If we want gig workers (such as Uber drivers, Airtasker cleaners and delivery riders) to have decent working conditions, pay and hours, it may be time to consider creating a new legal category of “worker” that covers contractors as well as employees.
Gig workers and workers in other precarious fields would be entitled to minimum pay rates and conditions even if they were not classified as employees of the platforms they work for.
A similar approach has been used in Australia’s work health and safety laws, which more broadly define “worker” and “workplace” than the Fair Work Act. Under the work health and safety laws, a worker is any “person who carries out work in any capacity for a person conducting a business or undertaking”.
In other words, the health and safety definition of worker includes not only direct employees, but contractors and sub-contractors as well.
Gig work is risky, often requires long hours for little pay, and could leave workers short of superannuation in retirement.
Part of the problem is that some gig workers aren’t considered employees of the platforms they work for. This leaves them classified as “independent contractors”.
A new category?
Another example of an expansive definition of worker can be found in the United Kingdom. There, several parliamentary acts and government regulations use a definition of “worker” that goes beyond employees.
Based on this expansive definition a recent court case in the UK found that some Uber drivers were in fact workers who may be entitled to minimum pay and limits on working hours. Uber is appealing this decision.
The UK approach still relies on courts and tribunals interpreting who is considered a worker under the legislation. But this approach could be taken in Australia and would make it more probable that gig workers such as Uber drivers would be covered by employment legislation.
A recent Fair Work Commission case highlights the situation confronting Australian gig workers. The commission found that an Uber driver was not an employee for the purpose of unfair dismissal protection under the Fair Work Act.
The driver had brought the claim after his Uber agreement was terminated because he had allegedly failed to meet ratings standards.
One of the reasons he was not considered an employee is that he was free to work as little or as much as he liked. As a result, the Uber driver was not entitled to unfair dismissal protection because most of the employment protections established by the Fair Work Act, including unfair dismissal rights, apply to employees only.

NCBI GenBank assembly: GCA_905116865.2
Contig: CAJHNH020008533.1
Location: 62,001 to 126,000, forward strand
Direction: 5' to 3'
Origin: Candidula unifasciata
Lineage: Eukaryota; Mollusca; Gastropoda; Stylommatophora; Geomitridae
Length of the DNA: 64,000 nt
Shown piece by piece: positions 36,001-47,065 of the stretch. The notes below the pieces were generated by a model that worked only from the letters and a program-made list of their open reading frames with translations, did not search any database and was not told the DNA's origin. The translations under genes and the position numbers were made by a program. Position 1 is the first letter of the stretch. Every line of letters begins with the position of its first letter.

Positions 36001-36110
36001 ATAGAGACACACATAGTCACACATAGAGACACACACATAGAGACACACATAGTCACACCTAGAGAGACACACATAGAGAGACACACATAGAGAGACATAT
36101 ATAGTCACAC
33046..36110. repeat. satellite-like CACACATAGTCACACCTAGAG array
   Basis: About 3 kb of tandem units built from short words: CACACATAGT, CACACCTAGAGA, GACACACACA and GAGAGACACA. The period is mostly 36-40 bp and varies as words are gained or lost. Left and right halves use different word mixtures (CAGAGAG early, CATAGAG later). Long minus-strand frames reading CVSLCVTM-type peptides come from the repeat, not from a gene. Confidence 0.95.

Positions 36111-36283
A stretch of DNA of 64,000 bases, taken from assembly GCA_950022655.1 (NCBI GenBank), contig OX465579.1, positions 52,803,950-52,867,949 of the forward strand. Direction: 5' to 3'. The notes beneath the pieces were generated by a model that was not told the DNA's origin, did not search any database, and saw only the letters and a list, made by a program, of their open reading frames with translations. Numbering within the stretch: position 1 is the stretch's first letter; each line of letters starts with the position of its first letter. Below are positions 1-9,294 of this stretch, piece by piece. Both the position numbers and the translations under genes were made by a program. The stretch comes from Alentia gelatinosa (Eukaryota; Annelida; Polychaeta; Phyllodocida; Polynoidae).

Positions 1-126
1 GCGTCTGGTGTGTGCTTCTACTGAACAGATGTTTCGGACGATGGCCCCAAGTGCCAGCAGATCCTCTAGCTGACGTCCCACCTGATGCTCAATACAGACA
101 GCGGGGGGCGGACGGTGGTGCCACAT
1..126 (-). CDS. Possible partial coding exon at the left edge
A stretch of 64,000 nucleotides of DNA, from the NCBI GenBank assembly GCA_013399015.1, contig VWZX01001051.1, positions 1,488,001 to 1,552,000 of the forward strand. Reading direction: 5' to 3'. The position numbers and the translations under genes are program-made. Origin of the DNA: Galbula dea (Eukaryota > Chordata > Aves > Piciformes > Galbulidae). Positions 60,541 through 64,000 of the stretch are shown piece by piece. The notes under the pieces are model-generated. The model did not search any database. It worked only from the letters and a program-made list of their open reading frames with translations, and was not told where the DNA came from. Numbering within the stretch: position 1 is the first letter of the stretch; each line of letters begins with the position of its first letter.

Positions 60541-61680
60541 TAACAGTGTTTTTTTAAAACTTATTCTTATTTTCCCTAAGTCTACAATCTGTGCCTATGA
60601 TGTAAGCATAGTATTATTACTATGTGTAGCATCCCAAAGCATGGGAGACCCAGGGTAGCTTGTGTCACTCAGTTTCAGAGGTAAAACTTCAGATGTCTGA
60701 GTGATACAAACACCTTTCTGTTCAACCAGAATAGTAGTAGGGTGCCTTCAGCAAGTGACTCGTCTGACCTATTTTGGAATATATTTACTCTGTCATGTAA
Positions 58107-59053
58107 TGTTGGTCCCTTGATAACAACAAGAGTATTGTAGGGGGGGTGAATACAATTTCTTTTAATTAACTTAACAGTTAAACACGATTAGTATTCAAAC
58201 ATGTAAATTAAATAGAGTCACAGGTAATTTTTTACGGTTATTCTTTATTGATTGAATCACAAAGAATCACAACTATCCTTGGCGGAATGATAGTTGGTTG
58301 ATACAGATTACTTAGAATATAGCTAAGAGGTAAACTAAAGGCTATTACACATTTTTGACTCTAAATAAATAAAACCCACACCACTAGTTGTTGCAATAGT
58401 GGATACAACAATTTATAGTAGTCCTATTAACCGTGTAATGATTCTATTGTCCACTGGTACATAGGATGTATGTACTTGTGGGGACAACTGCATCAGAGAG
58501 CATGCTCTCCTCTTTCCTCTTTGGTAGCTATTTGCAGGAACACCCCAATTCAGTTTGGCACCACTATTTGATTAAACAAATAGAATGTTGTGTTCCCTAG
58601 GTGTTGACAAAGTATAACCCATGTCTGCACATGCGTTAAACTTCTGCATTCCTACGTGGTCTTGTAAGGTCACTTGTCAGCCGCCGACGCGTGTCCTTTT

And if he isn’t an employee, then he isn’t entitled to the other protections under the Fair Work regime, including minimum wages, leave or collective bargaining rights.
While establishing a new category of worker for gig workers may be a good option, there are a couple of pitfalls to be aware of.
A change in the category of workers who receive employment protections might be used to reduce entitlements currently extended to employees. That is, by creating a new category more people in total might be protected but at a lower minimum standard. Some companies might even misclassify employees and shift them to lower gig worker standards.
But there are ways to draft legislation so that work rights and entitlements are extended to gig workers without undermining the current standards of employees.
This could be achieved by passing legislation so that the type of rights and entitlements established by the Fair Work Act (including minimum pay rates, leave rights, unfair dismissal and collective bargaining rights) are extended to workers who merely supply their own labour but who are currently not classified as employees – including gig workers.
The prospect of employers misclassifying employees could also be minimised by providing all workers in the new category with most or all of the rights currently available to employees. This would take away some of the incentives to move workers from one category to another.
Even if the law is changed it is possible that some digital businesses might continue their current arrangements in any case. Large, digital businesses such as Uber have so far aggressively and consciously flouted labour laws with which they don’t agree and might continue to do so.
Also, the trajectory of digital work is, for now, unknown. Further changes to how work is performed in future could render even a “new” category of worker inadequate. Such circumstances might call for renewed efforts to enforce the law and, critically, to organise workers.
The authors Michael Rawling and Sarah Kaine are with The University of Technology Sydney.
Views expressed in this article are the opinions of the author(s) and do not necessarily reflect the views of Epoch Times.